Coal giant Peabody Energy files for Chapter 11 bankruptcy

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April 13 -- U.S. coal giant Peabody Energy filed for bankruptcy, the most powerful convulsion yet in an industry that's enduring the worst slump in decades.

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The nation's biggest coal company, Peabody Energy (BTU), filed for Chapter 11 bankruptcy protection on Wednesday as the coal industry grapples with the fallout of low natural gas prices, costly regulations and legacy costs.

Peabody had warned in March that "sustained depressed" coal prices had placed it on the edge of insolvency.

The company also suffered a sharp blow from its exposure to the bankruptcy of former subsidiary Patriot Coal, one of several coal giants to topple into bankruptcy court over the last couple years.

Low natural gas prices, the sluggish Chinese economy and U.S. environmental regulatory pressure have compounded the financial pressures facing coal companies,which include costs such as pensions and retiree health care obligations, analysts say.

Peabody has posted four consecutive yearly losses, including a $2 billion loss in 2015 as revenue fell 17% to $5.6 billion.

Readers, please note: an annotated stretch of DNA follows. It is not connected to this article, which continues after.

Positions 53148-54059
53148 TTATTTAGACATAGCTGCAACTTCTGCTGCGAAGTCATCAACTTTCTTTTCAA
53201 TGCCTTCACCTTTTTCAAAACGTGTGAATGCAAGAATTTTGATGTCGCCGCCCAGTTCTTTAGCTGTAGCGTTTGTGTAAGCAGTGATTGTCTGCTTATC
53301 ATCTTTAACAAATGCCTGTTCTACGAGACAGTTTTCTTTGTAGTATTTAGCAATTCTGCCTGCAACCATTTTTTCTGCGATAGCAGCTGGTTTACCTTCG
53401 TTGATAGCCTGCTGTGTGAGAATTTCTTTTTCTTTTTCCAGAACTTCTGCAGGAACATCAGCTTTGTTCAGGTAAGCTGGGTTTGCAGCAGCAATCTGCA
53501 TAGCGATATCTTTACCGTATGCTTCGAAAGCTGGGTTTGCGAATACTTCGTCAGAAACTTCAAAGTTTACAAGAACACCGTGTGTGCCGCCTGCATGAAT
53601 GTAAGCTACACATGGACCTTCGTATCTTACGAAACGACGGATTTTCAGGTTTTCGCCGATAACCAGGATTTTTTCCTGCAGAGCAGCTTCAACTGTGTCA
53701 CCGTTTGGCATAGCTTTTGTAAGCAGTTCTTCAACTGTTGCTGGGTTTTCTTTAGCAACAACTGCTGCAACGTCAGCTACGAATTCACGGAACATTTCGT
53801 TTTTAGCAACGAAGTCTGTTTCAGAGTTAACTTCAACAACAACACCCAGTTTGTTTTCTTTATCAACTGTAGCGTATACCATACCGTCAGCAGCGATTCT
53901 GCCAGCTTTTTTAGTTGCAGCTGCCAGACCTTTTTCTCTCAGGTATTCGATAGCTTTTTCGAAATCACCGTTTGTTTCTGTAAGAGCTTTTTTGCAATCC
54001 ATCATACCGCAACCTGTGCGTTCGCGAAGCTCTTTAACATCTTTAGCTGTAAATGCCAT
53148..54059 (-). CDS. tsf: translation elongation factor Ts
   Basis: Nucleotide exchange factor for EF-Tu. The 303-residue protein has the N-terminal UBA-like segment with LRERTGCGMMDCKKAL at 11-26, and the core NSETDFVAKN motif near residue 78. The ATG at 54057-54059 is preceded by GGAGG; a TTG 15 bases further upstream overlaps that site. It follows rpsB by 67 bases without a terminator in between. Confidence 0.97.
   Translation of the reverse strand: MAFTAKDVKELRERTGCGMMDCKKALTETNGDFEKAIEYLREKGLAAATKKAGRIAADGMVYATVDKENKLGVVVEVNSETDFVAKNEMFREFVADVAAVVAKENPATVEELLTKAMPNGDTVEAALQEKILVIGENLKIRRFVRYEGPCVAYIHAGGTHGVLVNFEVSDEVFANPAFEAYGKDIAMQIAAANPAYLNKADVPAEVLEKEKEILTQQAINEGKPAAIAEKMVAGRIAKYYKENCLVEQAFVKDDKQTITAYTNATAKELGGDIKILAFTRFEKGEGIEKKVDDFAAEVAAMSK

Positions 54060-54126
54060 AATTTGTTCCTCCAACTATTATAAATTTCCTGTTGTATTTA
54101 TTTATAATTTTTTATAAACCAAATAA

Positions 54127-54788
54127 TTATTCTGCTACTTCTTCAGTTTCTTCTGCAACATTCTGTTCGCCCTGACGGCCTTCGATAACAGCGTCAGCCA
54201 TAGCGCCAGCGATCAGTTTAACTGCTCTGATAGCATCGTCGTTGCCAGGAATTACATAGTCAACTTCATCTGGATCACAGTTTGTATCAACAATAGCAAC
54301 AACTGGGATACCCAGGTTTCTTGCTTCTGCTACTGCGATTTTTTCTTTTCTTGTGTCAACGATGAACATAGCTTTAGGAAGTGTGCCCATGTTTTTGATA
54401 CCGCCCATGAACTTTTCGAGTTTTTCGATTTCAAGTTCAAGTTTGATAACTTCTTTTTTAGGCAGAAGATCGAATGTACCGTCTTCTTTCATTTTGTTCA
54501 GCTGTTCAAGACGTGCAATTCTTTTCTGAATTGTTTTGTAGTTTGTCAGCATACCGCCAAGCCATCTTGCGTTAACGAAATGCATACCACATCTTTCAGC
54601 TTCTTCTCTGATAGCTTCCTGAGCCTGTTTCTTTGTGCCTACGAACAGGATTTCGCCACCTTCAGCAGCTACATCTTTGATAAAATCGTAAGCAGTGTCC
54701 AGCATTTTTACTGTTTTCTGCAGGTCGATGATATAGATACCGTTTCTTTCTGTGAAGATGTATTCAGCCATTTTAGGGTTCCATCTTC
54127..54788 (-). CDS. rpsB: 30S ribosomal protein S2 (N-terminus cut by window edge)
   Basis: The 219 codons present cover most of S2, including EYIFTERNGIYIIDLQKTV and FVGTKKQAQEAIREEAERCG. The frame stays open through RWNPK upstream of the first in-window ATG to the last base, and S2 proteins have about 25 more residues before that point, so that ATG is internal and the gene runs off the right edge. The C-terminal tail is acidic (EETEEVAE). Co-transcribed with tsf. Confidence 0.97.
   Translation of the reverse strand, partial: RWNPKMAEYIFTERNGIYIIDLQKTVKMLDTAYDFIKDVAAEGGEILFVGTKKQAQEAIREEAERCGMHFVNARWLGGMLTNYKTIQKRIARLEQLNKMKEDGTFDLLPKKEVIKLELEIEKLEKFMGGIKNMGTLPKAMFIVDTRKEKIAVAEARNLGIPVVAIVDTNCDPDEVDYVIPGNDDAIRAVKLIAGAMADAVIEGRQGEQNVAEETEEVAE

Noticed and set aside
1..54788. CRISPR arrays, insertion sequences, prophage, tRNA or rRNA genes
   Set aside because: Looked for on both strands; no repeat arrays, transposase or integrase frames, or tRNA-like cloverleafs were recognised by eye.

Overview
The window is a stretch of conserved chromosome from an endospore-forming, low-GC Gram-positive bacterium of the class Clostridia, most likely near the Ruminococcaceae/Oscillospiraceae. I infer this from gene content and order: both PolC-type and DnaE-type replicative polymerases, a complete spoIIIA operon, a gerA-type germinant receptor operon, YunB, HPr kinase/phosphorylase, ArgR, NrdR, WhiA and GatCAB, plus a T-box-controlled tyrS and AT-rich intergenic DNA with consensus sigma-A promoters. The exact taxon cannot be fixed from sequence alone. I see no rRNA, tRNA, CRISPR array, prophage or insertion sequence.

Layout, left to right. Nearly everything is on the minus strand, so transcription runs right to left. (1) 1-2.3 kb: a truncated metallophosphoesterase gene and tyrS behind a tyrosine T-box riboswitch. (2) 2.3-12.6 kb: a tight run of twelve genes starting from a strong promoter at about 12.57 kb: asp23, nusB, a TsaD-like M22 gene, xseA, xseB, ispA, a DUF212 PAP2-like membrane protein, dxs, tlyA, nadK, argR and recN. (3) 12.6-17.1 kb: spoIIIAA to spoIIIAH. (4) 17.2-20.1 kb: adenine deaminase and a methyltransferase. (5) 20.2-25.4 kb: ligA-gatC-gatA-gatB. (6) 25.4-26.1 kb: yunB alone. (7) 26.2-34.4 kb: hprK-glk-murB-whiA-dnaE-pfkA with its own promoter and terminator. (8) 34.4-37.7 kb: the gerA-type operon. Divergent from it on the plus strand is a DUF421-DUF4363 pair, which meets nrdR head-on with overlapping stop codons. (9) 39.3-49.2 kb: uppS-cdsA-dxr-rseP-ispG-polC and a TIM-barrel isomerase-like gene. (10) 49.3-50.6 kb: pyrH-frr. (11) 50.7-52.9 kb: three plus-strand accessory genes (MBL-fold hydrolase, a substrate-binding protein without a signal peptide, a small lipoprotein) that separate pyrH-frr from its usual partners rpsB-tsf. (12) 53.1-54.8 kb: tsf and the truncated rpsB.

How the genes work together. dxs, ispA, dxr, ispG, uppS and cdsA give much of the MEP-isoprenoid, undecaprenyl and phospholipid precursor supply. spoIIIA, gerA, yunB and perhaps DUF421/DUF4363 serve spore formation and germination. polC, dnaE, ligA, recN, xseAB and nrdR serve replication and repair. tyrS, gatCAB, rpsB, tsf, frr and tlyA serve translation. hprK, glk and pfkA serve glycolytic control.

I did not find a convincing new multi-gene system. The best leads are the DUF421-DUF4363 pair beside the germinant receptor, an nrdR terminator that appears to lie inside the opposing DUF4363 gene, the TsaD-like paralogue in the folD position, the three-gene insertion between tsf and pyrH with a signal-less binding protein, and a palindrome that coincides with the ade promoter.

The company listed $10.1 billion in debts and $11 billion in assets, including ownership interest in 26 active mines in the U.S. and Australia. Shareholders with at least 5% of the company are Blackrock, Kopernik Global Investors, Vanguard Group and Susquehanna Securities, according to a court filing.

"Through this process, the company intends to reduce its overall debt level, lower fixed charges, improve operating cash flow and position the company for long-term success, while continuing to operate under the protection of the court process," Peabody said Wednesday in a statement.

Trading of the company's shares (BTU), which closed at $2.07 on Tuesday, will be suspended. Two years ago, the stock hit a high of $299.10 in the first quarter of 2014.

"This was a difficult decision, but it is the right path forward for Peabody.  We begin today to build a highly successful global leader for tomorrow," CEO Glenn Kellow said. "This process enables us to strengthen liquidity and reduce debt, build upon the significant operational achievements we've made in recent years and lay the foundation for long-term stability and success in the future."

Peabody said it had secured $800 million in bankruptcy financing from a group that includes secured and unsecured creditors to maintain operations.

Peabody noted that the sale of assets in New Mexico and Colorado had collapsed after a prospective buyer could not complete the deal.

The company hired law firm Jones Day to provide bankruptcy counsel, investment bank Lazard for financial advice and FTI Consulting for restructuring guidance.

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